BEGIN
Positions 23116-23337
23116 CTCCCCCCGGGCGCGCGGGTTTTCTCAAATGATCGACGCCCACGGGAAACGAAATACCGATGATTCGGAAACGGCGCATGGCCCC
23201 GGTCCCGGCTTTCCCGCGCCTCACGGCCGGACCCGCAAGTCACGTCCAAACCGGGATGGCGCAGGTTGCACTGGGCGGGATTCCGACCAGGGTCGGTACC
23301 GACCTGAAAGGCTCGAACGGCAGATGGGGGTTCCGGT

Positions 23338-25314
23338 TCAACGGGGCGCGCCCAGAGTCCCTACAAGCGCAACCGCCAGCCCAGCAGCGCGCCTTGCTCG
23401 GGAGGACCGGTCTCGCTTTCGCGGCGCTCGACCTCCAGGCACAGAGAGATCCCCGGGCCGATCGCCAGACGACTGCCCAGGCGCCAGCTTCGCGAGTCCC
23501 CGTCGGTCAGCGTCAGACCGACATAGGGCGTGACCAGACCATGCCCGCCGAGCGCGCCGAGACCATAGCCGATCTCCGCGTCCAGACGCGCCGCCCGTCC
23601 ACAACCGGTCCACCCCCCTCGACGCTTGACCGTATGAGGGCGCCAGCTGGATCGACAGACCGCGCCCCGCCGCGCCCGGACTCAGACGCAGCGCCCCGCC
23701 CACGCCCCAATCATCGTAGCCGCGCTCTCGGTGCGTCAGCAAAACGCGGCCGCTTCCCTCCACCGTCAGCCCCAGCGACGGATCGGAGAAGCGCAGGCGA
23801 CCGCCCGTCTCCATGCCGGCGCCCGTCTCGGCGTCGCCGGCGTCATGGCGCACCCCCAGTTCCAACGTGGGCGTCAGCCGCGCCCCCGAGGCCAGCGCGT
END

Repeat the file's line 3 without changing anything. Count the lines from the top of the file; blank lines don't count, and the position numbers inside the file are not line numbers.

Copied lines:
23201 GGTCCCGGCTTTCCCGCGCCTCACGGCCGGACCCGCAAGTCACGTCCAAACCGGGATGGCGCAGGTTGCACTGGGCGGGATTCCGACCAGGGTCGGTACC